Justice Department Requires Divestiture in Stericycle Inc.'s Acquisition of Healthcare Waste Solutions
Divestiture Will Preserve Competition for Infectious Waste Treatment Services in the New York City Metropolitan Area
WASHINGTON – The Department of Justice announced today that it will require Stericycle Inc. to divest an asset used in the treatment of infectious waste in order to proceed with its acquisition of Healthcare Waste Solutions Inc. (HWS). The department said the transaction, as originally proposed, would substantially lessen competition in the provision of infectious waste treatment services to hospitals and other health care facilities in the New York City metropolitan area, resulting in higher prices and reduced service.
The department’s Antitrust Division, along with the attorney general of the state of New York, filed a civil antitrust lawsuit today in U.S. District Court in Washington, D.C., to block the proposed transaction. At the same time, the department and the New York attorney general filed a proposed settlement that, if approved by the court, would resolve the competitive concerns alleged in the lawsuit.
“Without the divestiture required by the department, critical healthcare facilities in the New York City metropolitan area would have lost the benefits of competition for the provision of infectious waste treatment services and faced higher prices for those services,” said Christine Varney, Assistant Attorney General in charge of the Department of Justice’s Antitrust Division.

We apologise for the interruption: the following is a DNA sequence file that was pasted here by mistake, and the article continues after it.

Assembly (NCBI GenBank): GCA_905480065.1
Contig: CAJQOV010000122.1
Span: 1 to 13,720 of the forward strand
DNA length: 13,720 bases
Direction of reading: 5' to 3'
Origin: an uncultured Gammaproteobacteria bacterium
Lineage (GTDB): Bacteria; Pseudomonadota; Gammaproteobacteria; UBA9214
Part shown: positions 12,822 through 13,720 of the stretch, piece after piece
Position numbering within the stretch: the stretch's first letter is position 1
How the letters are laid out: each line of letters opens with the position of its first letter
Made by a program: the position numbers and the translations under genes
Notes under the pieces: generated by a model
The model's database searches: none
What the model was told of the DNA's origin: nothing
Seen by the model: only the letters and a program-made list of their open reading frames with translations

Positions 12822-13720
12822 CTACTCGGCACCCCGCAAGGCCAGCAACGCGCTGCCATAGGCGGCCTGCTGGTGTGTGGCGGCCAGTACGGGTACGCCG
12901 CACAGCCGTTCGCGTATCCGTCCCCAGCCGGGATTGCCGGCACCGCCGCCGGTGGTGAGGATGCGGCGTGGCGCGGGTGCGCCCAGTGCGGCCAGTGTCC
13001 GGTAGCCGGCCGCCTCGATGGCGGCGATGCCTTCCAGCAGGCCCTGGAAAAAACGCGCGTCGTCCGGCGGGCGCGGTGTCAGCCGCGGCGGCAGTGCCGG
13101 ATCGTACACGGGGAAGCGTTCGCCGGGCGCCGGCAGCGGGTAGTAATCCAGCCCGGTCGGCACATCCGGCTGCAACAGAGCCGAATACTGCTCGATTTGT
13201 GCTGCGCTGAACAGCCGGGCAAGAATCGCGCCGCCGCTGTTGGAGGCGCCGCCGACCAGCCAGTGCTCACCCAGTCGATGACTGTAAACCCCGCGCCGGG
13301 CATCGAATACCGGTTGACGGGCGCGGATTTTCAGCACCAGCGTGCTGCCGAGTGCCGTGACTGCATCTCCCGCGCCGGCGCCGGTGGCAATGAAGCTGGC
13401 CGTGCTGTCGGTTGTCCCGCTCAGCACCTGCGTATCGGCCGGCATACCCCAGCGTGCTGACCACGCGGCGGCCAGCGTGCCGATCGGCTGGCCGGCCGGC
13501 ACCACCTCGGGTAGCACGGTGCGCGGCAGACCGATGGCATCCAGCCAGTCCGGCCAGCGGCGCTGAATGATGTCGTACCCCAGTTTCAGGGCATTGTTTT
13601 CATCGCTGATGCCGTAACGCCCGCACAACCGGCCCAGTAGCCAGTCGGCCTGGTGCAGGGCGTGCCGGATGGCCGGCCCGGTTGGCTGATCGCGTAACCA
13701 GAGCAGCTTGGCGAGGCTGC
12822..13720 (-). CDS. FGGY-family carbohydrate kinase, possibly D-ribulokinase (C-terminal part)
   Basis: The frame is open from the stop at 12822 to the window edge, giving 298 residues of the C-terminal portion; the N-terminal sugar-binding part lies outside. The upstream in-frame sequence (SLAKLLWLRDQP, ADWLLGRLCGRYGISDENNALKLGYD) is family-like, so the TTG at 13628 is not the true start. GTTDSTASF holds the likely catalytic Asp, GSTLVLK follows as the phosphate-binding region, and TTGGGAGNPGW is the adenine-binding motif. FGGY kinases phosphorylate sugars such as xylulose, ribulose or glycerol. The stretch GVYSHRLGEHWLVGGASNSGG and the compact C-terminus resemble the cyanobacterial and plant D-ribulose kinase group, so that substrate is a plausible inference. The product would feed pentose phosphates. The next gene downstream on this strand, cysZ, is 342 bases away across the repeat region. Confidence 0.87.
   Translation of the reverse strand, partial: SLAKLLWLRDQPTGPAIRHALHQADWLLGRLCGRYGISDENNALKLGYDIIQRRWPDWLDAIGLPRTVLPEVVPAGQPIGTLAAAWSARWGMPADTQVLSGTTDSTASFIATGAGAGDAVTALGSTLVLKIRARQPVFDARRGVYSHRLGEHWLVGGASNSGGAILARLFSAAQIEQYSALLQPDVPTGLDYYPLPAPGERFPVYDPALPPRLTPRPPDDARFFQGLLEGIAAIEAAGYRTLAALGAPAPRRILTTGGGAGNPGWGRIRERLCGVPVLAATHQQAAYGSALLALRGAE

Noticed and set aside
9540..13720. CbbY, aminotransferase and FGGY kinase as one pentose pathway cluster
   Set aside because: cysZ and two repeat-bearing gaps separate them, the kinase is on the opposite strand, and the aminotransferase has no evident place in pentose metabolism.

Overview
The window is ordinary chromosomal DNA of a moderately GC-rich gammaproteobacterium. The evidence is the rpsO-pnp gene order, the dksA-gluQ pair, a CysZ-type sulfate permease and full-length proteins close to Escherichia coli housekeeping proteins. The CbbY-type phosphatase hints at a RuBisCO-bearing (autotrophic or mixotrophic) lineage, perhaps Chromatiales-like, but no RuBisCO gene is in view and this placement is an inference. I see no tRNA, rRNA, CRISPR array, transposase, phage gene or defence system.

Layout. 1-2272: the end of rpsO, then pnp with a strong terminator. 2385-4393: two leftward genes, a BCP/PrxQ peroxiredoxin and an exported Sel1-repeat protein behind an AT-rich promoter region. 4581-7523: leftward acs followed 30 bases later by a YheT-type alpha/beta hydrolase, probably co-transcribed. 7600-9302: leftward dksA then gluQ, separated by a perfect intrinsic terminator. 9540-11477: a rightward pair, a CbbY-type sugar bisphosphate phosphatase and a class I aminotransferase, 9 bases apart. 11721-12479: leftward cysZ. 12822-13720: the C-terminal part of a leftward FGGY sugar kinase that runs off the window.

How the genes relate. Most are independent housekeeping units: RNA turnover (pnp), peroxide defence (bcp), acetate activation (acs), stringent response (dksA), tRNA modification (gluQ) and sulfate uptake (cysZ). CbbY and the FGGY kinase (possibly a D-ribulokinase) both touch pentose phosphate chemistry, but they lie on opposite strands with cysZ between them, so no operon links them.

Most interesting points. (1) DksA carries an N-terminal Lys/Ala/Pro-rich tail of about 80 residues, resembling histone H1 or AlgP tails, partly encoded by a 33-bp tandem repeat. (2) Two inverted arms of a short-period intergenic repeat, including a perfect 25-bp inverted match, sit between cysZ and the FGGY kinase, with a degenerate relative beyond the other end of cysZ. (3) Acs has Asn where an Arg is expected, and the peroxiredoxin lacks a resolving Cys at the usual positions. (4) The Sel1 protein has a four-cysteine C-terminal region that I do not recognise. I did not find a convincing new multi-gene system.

According to the complaint, the acquisition would remove a significant competitor in the treatment of infectious waste in an already highly concentrated market. The proposed acquisition would reduce from three to two the number of competitors with local transfer stations, leaving Stericycle and HWS with approximately 90 percent of the New York City metropolitan area’s infectious waste treatment market. This loss of competition likely would have resulted in higher prices and lesser quality of service for New York City area health care providers.
Under the proposed settlement, Stericycle and HWS must divest HWS’s transfer station located in the Bronx, N.Y., to a viable purchaser approved by the department. Transfer stations are facilities at which infectious waste collected by daily route trucks is transferred onto tractor trailers for efficient shipment of the waste to distant treatment facilities.
Stericycle is a Delaware corporation with its principal place of business in Lake Forest, Ill. Stericycle is a worldwide provider of infectious waste treatment services, and the largest provider in the United States, with operations in all 50 states. In 2009, Stericycle’s U.S. revenues totaled $913 million.
HWS is a Delaware corporation with its principal place of business in Cincinnati, Ohio. It is the second largest U.S. provider of infectious waste treatment services, with operations in 15 states. Its total revenues in 2009 were about $31 million.
As required by the Tunney Act, the proposed settlement will be published in the Federal Register. Any person may submit written comments concerning the proposed settlement during a 60-day comment period to Maribeth Petrizzi, Chief, Litigation II Section, Antitrust Division, U.S. Department of Justice, 450 Fifth Street, N.W., Suite 8700, Washington, D.C. 20530. At the conclusion of the 60-day comment period, the U.S. District Court for the District of Columbia may enter the proposed settlement upon finding that it is in the public interest.